Since the amalgamation of Brighton and Hove, economic and retail data has been produced at a citywide level only. Examples of statistics include: Brighton and Hove's tourism industry contributes £380m to the economy and employs 20,000 people directly or indirectly; the city has 9,600 registered companies; and a 2001 report identified it as one of five "supercities for the future".
In the past couple of years tourists to Brighton and Hove have fallen in numbers. Over 2016, day visitors to Brighton and Hove dropped by an average of 2,400 per day. In August 2017, new figures for the year showed Brighton's tourism had fallen by a further 1 per cent on the previous year.
Commerce and industry
Brighton's largest private sector
employer is American Express
, whose European headquarters are at John Street. As of 2012, about 3,000 people work there. Planning permission
to demolish the old Amex offices and build a replacement was granted in 2009, and work started in March 2010. Other major employers include Lloyds Bank
, Legal & General
(which has hypermarkets at Hollingbury
and Brighton Marina
), Brighton & Hove Bus and Coach Company
and call-centre operator Inkfish.
In 2012, it was reported that about 1,500 of Gatwick Airport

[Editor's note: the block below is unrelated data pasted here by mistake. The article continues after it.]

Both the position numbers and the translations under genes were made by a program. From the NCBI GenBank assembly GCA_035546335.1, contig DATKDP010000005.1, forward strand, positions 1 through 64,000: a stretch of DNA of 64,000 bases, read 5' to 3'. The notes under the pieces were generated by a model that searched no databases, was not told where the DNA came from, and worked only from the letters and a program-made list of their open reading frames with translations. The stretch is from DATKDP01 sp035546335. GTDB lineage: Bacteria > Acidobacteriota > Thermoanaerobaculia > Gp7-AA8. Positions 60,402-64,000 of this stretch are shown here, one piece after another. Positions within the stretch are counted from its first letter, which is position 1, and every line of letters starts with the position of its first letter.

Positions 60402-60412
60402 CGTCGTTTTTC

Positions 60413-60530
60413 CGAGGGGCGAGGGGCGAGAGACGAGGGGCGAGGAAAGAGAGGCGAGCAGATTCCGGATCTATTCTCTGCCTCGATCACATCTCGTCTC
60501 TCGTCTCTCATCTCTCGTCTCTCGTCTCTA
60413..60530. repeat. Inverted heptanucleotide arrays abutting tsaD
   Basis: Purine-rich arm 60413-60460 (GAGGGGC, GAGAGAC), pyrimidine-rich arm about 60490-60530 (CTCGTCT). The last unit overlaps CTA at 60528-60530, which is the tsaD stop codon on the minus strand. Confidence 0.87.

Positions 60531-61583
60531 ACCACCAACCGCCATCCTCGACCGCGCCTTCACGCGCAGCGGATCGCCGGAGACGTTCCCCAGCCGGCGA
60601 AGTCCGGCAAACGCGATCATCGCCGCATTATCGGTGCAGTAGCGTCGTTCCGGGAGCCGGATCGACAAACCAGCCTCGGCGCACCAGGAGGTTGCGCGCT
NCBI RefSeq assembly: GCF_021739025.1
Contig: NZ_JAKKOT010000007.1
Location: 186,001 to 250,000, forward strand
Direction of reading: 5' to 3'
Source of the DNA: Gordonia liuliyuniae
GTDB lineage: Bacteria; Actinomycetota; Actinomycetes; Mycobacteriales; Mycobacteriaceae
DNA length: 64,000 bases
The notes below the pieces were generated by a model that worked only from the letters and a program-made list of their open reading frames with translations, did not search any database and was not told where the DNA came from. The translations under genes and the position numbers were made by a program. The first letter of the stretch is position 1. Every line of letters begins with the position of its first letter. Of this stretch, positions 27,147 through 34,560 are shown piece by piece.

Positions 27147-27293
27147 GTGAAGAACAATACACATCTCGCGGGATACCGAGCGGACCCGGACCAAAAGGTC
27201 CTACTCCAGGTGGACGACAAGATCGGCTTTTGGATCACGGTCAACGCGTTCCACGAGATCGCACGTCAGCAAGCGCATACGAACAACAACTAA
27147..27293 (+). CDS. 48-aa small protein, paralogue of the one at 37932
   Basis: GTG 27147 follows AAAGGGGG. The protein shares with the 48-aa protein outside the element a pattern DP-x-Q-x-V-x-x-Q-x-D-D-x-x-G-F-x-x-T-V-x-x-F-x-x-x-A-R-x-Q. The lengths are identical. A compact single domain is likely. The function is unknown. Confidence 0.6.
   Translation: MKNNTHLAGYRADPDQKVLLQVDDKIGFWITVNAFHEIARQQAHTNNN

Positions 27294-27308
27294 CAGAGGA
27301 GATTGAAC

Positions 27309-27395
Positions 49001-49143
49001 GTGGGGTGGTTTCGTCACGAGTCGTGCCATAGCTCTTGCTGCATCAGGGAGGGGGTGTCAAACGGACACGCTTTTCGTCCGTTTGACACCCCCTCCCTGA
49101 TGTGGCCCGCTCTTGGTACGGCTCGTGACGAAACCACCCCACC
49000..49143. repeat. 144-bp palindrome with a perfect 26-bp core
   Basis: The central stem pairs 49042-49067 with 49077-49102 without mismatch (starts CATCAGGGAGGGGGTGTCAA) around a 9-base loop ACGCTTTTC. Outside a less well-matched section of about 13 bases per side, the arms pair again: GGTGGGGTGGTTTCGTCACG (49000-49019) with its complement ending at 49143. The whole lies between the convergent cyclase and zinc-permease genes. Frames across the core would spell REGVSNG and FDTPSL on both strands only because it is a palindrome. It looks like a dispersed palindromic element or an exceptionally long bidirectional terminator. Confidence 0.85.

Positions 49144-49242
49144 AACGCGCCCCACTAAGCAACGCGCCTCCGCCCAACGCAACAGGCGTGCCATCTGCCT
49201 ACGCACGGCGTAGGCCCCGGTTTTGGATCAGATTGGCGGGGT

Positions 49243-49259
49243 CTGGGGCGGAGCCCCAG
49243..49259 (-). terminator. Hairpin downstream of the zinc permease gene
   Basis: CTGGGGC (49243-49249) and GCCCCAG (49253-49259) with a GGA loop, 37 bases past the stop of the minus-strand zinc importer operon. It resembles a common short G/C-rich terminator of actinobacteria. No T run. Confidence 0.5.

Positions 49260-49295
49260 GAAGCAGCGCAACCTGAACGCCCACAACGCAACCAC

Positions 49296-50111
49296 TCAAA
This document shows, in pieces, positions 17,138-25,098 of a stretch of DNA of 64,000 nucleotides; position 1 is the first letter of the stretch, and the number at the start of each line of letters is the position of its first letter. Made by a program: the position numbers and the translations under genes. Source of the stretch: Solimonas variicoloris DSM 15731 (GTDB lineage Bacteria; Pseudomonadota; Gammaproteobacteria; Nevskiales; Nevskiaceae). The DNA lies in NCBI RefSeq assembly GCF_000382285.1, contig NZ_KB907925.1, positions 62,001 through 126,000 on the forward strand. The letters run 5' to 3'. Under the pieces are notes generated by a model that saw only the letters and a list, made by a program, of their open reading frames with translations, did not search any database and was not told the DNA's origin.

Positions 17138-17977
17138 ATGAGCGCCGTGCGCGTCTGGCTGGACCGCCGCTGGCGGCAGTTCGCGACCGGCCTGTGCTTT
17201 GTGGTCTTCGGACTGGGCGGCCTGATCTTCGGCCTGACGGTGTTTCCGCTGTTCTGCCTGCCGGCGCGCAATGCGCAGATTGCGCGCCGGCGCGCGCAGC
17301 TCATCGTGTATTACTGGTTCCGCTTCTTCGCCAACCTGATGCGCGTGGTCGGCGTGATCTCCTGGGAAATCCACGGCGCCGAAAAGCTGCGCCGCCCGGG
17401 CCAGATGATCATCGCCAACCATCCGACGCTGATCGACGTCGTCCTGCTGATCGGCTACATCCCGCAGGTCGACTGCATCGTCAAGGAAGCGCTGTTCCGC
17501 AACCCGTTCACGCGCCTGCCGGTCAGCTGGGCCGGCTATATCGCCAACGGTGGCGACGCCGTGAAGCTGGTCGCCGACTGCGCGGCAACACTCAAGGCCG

's 21,000 workers lived in the city of Brighton and Hove.
Brighton is a popular destination for conferences, exhibitions and trade fairs, and has had a purpose-built conference centre—the Brighton Centre
—since 1977. Direct income from the Brighton Centre's 160 events per year is £8 million, and a further £50 million is generated indirectly by visitors spending money during their stay. Events range from political party conferences to concerts.
The Hollingbury Industrial Estate is one of the largest such facilities in Brighton; in its early days about 6,000 people were employed, principally in industrial jobs, but in the late 20th and early 21st centuries its focus has switched to commercial and retail development,
limiting Brighton's potential for industrial growth. Brighton Corporation laid out the estate on of land around Crowhurst Road in 1950. By 1956, large-scale employment was provided at a bakery, a typewriter factory and a machine tools manufacturer among others. Most of the large factories closed during the recessions of the 1980s and 1990s, employment fell to 1,000, and structural changes started in the mid-1980s with a move towards small-scale industrial units (the Enterprise Estate was finished in October 1985) and then retail warehouses. Asda
's superstore opened in November 1987, MFI
followed two years later, and other retail units were built in the 1990s.
Two large headquarters buildings were vacated in quick succession when British Bookshops left in March 2011
and ''The Argus'' newspaper moved out of its headquarters in 2012—although the Brighton & Hove Bus and Coach Company
signed a contract to move its 1,250 employees into the latter building.
Brighton has a high density of businesses involved in the media sector, particularly digital or "new media